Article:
Release date: 20th April 2021
Genre: YA Fantasy
Read: 17th April 2021
Rep: sapphic main character, sapphic love interest, f/f relationship, deaf side character
CW: death of a parent, fantasy violence, kidnapping, attempted murder, on page death, major character injury, on page emotional abuse, references to physical abuse, self harm for magical purposes
A queer retelling of “The Firebird,” a Russian folktale
When twin heirs are born in Tourin, their fates are decided at a young age. While Izaveta remained at court to learn the skills she’d need as the future queen, Asya was taken away to train with her aunt, the mysterious Firebird, who ensured magic remained balanced in the realm.
But before Asya’s training is completed, the ancient power blooms inside her, which can mean only one thing: the queen is dead, and a new ruler must be crowned.
As the princesses come to understand everything their roles entail, they’ll discover who they can trust, who they can love—and who killed their mother.
I really enjoyed this book!
Asya and Izaveta were both interesting characters and I found both of their povs compelling! Their relationship as sisters was the core of the book, and from the very beginning I was invested and rooting for them to be able to reconcile and work together. Seeing them rediscover their childhood closeness, strengthen that bond, and realise how important they are to each other, was an absolute delight. I got a little frustrated with Izaveta at times, more so during the first half of the book, but her thought process was always understandable even if she did occasionally make an incorrect assumption. Of the two of them, Asya’s my favourite. I love them both but Asya’s my favourite. She just wanted to fix things and make things right! I’ve seen Overy describe her as ‘a cinnamon roll who thinks she’s a monster’ and that description is bang on.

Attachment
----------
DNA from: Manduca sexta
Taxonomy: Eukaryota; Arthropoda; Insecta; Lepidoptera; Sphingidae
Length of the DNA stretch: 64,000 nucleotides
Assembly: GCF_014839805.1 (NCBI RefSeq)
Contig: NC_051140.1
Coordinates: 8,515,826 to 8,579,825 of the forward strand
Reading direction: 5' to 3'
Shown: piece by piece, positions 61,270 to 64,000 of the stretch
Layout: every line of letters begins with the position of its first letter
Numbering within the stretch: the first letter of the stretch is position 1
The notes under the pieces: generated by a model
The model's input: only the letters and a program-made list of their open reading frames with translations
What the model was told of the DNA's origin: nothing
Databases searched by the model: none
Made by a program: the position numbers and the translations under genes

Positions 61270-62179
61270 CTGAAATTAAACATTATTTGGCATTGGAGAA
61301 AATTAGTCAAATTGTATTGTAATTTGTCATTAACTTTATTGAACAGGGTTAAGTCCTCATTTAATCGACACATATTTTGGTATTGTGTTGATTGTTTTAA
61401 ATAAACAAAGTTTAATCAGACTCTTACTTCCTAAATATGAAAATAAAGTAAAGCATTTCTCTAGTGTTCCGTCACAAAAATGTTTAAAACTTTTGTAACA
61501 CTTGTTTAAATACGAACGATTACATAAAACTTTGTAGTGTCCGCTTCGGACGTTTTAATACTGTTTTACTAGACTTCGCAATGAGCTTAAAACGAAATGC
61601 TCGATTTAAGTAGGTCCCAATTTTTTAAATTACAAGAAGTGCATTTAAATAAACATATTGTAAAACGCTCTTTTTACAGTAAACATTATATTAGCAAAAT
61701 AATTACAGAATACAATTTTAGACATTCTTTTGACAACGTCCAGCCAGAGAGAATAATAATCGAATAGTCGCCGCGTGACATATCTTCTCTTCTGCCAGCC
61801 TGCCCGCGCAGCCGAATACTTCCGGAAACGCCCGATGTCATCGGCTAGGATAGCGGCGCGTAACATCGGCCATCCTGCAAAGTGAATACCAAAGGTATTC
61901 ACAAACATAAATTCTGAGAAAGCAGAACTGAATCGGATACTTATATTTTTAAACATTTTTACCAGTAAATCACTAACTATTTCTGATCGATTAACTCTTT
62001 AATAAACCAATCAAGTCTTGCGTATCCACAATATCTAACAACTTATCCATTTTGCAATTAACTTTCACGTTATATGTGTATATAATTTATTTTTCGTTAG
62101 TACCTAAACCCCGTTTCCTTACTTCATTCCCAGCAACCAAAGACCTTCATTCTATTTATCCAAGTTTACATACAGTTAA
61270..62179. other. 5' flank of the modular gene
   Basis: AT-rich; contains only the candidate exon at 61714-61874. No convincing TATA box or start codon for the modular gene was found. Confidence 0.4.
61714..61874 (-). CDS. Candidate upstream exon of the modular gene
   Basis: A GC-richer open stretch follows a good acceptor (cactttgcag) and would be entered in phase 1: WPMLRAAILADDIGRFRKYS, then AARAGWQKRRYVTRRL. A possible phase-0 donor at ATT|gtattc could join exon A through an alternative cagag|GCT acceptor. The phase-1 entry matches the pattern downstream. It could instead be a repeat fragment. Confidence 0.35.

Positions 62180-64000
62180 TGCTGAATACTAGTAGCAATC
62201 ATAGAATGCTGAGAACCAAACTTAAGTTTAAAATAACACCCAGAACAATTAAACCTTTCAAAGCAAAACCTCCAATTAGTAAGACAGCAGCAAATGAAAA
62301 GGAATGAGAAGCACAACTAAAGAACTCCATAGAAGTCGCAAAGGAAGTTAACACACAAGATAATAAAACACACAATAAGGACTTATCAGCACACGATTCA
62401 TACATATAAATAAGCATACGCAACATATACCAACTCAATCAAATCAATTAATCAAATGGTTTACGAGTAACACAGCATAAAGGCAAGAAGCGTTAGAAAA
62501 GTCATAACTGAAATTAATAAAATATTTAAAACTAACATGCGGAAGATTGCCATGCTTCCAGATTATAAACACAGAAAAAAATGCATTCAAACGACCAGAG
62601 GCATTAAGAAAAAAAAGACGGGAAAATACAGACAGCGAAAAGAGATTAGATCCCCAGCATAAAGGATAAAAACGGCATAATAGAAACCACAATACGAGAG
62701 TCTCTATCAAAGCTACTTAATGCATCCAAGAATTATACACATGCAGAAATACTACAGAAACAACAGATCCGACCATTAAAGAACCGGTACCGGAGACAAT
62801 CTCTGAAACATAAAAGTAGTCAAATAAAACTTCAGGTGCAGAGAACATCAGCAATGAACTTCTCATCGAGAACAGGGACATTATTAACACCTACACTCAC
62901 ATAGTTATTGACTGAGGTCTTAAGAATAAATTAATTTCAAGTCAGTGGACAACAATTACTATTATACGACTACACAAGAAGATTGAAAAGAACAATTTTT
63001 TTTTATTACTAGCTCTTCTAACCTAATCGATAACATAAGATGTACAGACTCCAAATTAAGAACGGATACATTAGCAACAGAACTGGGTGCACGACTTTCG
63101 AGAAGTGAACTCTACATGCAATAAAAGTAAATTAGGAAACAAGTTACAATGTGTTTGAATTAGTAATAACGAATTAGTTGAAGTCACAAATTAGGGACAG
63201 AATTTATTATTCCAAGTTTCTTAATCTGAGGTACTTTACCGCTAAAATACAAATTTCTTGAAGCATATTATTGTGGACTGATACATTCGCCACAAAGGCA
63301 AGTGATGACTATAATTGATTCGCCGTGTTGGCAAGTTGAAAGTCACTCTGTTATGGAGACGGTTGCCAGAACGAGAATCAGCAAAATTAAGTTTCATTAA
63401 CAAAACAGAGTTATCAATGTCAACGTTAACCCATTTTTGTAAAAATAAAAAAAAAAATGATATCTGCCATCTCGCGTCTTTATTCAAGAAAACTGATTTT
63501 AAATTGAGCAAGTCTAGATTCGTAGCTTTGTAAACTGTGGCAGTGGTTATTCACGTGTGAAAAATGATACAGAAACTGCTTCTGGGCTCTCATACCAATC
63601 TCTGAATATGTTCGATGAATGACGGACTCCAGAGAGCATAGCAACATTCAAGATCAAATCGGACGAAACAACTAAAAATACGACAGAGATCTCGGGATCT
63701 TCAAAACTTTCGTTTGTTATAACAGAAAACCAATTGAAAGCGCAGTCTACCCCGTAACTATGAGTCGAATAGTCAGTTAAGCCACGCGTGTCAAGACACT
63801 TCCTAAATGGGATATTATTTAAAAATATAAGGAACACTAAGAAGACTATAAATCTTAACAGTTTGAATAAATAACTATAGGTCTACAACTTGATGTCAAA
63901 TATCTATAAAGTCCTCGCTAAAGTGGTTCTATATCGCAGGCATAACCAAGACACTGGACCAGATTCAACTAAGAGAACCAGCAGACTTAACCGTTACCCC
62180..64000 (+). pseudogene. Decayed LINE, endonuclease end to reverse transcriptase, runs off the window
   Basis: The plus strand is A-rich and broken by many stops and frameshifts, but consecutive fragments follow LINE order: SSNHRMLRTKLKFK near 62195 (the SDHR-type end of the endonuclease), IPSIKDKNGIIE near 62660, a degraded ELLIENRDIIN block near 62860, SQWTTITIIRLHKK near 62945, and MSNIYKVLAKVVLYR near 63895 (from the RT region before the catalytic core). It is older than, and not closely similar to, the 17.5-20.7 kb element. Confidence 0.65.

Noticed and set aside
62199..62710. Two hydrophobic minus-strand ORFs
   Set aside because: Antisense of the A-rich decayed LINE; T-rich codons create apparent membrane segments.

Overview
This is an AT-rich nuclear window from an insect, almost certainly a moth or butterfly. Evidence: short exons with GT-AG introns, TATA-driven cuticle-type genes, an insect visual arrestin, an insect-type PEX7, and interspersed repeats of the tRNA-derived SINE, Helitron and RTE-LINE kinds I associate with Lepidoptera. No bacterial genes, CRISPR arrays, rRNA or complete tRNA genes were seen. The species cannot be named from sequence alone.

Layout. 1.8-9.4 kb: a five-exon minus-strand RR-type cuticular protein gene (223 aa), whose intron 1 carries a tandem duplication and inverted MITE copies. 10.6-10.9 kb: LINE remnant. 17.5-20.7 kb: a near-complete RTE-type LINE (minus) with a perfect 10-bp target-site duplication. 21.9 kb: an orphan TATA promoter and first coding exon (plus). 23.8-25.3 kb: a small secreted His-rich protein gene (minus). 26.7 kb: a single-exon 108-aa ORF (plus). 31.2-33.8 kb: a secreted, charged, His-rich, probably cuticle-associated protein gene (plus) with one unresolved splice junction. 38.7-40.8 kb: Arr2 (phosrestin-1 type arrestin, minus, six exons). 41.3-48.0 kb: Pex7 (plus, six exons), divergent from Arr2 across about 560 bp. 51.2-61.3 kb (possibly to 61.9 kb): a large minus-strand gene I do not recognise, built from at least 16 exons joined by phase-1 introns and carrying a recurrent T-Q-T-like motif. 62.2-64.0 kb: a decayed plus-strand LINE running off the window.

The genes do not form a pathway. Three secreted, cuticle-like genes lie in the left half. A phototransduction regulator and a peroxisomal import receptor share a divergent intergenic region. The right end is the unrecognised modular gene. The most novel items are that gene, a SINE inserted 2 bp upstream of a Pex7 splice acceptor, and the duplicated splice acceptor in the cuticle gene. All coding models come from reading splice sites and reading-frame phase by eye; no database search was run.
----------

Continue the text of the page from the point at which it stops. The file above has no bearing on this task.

A lot of this book’s plot is based around the political intrigue of court. The timeframe of this book is the twelve days between the death of the sisters’ mother, the Queen, and the day of Izaveta’s coronation, and there are a lot of people vying for power during this time. Izaveta has been raised with the knowledge that she would have to deal with all this one day, but she wasn’t expecting to be thrown into the deep end quite so soon, and it does show. Mistakes are made. But she’s still very capable! There’s a running theme of the game zvess, which is the in-universe equivalent of chess, and while Izaveta may not have ever beaten her mother at the game, she’s no slouch at it either.
The romance was pretty low key for both girls, and I liked that. I enjoyed Asya’s slowly developing enemies-to-lovers not-quite-relationship with the girl assigned as her personal guard. It was believable, and their development felt genuine. There were real reasons why they were ‘enemies’ in the first place, reasons that do complicate things between them nearer the end of the book and likely will in the sequel as well, but the process of them growing closer despite those reasons was done really well! Izaveta’s romance was even more of a slow burn, to the point where I’m not entirely sure whether it’s accurate to call it a romance at this point. A lot depends on what direction the sequel goes in, which I’m excited for either way.